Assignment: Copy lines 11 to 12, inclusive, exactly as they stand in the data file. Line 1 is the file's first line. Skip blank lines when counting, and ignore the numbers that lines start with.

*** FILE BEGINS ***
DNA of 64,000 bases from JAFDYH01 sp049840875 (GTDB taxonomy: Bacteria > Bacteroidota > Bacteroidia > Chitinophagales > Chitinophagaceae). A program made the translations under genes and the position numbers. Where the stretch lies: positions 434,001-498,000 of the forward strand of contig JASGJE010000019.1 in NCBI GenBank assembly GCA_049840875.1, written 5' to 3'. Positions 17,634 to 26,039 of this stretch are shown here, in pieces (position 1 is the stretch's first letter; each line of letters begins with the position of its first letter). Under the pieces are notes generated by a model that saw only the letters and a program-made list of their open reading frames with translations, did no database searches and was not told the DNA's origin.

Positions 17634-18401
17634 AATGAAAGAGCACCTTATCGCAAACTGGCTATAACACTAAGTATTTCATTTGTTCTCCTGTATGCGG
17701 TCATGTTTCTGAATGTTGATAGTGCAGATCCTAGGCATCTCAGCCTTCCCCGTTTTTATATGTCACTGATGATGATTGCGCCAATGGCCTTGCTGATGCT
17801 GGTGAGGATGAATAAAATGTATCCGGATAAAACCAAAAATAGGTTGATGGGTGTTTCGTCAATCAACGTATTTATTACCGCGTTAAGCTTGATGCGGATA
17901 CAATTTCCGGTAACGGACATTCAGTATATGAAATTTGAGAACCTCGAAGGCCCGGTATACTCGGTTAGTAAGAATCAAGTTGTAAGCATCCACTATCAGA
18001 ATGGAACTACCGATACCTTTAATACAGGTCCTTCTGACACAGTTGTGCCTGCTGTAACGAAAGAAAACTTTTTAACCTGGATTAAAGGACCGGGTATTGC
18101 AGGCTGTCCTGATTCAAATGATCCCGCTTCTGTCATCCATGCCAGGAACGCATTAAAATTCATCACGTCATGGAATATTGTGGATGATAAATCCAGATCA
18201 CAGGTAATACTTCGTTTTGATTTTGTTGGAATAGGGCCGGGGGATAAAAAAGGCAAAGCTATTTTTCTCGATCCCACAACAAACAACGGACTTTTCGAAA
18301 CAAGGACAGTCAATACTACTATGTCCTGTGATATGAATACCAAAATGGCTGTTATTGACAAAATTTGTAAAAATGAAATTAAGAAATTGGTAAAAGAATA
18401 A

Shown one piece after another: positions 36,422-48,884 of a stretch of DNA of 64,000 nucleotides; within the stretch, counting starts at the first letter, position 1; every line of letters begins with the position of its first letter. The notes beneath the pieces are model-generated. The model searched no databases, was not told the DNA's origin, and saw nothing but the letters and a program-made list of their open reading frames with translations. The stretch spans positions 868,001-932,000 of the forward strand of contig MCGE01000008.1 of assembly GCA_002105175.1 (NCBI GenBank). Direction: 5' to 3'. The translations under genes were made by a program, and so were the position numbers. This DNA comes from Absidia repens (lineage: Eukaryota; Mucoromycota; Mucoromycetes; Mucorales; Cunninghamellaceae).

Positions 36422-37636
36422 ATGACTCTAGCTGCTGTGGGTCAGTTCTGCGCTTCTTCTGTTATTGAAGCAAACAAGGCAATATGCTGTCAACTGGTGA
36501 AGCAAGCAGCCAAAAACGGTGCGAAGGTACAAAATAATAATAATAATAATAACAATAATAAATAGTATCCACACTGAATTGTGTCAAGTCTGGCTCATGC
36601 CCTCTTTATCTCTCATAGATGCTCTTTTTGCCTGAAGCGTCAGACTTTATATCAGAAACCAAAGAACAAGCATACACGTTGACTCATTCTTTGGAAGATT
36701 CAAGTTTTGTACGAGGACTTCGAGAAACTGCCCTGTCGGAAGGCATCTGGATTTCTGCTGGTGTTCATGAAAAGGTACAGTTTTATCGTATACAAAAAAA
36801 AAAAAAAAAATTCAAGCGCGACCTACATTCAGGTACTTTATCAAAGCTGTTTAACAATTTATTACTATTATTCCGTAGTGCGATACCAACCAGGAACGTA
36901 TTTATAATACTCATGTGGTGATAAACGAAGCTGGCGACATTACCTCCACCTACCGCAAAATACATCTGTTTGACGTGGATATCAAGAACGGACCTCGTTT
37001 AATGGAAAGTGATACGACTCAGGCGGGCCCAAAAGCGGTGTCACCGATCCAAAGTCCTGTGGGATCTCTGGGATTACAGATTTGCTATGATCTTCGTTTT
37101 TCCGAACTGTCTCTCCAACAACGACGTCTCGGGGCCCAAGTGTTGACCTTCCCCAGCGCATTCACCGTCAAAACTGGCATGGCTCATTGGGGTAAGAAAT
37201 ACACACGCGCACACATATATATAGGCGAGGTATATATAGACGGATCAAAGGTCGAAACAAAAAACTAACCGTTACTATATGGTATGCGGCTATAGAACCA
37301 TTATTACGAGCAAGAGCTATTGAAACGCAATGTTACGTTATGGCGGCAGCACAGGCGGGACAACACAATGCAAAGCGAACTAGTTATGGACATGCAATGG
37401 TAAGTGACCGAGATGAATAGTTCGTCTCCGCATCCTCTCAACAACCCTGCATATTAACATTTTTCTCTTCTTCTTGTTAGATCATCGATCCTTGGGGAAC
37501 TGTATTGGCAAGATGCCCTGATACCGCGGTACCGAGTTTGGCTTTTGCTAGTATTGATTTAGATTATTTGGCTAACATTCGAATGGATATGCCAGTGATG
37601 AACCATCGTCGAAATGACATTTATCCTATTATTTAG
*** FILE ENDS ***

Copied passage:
18401 A

Shown one piece after another: positions 36,422-48,884 of a stretch of DNA of 64,000 nucleotides; within the stretch, counting starts at the first letter, position 1; every line of letters begins with the position of its first letter. The notes beneath the pieces are model-generated. The model searched no databases, was not told the DNA's origin, and saw nothing but the letters and a program-made list of their open reading frames with translations. The stretch spans positions 868,001-932,000 of the forward strand of contig MCGE01000008.1 of assembly GCA_002105175.1 (NCBI GenBank). Direction: 5' to 3'. The translations under genes were made by a program, and so were the position numbers. This DNA comes from Absidia repens (lineage: Eukaryota; Mucoromycota; Mucoromycetes; Mucorales; Cunninghamellaceae).